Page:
posted by ohyouknow at 10:09 PM on July 16, 2009 [3 favorites]


I work in hiring/screening creative and tech people. I came in here to say "No, don't say anything because it's a good test of whether this is an open-minded employer worth working for."

But then I read your REASON for having a shaved head, and I changed my mind, because that is a big plus for you. It shows character and determination, and I think it's an admirable thing. With that in mind I'd actually try to find a way to introduce it casually.

You know, a smooth window to introduce it as a light comment. "I started shaving my head to support my aunt, and I'm still getting used to it." or reach up to knock some ghost hair away and say "Oh. Sorry, I've been shaving it to cheer up my aunt, sometimes I forget my hair's not there."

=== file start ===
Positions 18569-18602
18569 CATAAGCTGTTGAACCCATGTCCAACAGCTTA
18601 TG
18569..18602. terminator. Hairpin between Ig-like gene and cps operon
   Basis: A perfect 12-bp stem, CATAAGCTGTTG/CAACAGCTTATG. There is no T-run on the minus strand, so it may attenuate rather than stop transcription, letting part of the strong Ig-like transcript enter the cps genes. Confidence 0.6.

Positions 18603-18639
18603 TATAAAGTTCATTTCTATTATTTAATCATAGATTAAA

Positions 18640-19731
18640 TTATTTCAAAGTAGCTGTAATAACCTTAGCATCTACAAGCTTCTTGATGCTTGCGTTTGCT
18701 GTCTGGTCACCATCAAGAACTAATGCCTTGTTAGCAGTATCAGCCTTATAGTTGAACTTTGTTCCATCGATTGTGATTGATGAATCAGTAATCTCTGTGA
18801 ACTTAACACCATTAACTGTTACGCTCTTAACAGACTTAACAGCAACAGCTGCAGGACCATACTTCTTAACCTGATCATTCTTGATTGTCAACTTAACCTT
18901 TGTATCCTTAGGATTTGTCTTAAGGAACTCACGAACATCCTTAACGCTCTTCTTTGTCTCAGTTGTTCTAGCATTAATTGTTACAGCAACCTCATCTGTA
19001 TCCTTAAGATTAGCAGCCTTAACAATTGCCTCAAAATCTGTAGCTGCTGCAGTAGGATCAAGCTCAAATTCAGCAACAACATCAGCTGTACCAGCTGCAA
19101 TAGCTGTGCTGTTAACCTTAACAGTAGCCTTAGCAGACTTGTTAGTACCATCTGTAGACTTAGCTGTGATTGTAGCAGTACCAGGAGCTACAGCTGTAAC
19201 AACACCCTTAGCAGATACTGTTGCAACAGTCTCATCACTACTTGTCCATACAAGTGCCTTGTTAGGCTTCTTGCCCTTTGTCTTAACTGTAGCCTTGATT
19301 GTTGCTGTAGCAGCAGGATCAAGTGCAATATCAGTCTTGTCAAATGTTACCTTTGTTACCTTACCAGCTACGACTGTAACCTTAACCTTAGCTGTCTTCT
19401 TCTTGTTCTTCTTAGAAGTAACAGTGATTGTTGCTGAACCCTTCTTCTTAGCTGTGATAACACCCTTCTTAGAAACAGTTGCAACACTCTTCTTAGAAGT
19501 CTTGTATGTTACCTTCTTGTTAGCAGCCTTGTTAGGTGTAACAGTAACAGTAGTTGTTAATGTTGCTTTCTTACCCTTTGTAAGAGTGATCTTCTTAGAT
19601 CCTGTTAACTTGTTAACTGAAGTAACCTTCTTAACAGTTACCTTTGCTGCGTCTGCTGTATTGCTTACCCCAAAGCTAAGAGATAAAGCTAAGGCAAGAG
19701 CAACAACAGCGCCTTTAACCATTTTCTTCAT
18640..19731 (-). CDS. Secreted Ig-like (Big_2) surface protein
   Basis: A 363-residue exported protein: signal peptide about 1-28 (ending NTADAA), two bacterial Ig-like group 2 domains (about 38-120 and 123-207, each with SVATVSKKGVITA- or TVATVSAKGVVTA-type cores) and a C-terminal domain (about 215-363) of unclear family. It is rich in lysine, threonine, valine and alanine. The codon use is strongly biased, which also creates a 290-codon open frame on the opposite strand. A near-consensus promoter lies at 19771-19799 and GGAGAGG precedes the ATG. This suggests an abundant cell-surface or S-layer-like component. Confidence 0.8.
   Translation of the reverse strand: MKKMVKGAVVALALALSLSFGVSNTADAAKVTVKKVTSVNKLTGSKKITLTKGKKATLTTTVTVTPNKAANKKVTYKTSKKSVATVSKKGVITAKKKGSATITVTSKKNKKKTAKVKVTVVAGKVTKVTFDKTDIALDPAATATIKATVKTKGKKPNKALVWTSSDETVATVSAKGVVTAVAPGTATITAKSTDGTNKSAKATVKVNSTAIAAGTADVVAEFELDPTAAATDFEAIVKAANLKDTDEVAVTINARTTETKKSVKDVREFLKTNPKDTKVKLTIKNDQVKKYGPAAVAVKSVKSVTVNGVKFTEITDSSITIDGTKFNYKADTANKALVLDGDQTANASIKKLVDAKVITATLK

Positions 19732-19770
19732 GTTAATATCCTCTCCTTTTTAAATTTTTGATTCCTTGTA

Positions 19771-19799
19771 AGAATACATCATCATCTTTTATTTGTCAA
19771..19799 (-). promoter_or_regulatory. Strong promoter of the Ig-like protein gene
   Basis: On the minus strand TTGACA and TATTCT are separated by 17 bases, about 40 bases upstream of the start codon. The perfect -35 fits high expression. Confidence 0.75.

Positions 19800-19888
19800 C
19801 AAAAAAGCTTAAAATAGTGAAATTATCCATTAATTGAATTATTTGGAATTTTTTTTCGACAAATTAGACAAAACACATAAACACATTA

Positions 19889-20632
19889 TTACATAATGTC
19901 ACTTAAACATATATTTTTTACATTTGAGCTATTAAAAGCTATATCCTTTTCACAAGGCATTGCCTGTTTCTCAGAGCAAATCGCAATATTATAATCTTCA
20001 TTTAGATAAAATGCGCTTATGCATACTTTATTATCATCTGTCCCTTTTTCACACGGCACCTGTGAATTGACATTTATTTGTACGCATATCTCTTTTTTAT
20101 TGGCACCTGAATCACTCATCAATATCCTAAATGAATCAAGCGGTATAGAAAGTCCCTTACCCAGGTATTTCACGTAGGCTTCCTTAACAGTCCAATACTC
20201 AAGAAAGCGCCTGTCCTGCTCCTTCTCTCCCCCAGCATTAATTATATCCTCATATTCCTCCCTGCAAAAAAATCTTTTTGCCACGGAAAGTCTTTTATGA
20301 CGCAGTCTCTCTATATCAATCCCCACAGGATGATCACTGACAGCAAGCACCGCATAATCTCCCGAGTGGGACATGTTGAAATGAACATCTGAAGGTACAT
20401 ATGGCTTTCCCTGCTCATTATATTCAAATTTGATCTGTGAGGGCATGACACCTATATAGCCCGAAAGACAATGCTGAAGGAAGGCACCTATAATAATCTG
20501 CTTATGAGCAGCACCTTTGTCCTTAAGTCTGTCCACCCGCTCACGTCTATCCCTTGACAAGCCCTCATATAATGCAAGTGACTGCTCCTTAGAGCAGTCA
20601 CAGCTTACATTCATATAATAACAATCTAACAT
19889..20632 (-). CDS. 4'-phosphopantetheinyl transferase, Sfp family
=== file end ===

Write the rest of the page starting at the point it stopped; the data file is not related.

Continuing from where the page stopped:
You know... casually. :)

P.S. for ohyouknow: <small>Small text here.</small>
posted by rokusan at 10:16 PM on July 16, 2009 [9 favorites]


I suggest you do bring it up, and also that you dress more conservatively than you might normally - or even might normally dress to a job interview - to help balance your look.
posted by serazin at 10:17 PM on July 16, 2009 [1 favorite]


NO. You should NEVER discuss anything that is not directly relevant to your suitability for the job. Not anything to do with your appearance. Not your racial / cultural background. Not your sexual orientation. Not any medical conditions you have. Etc.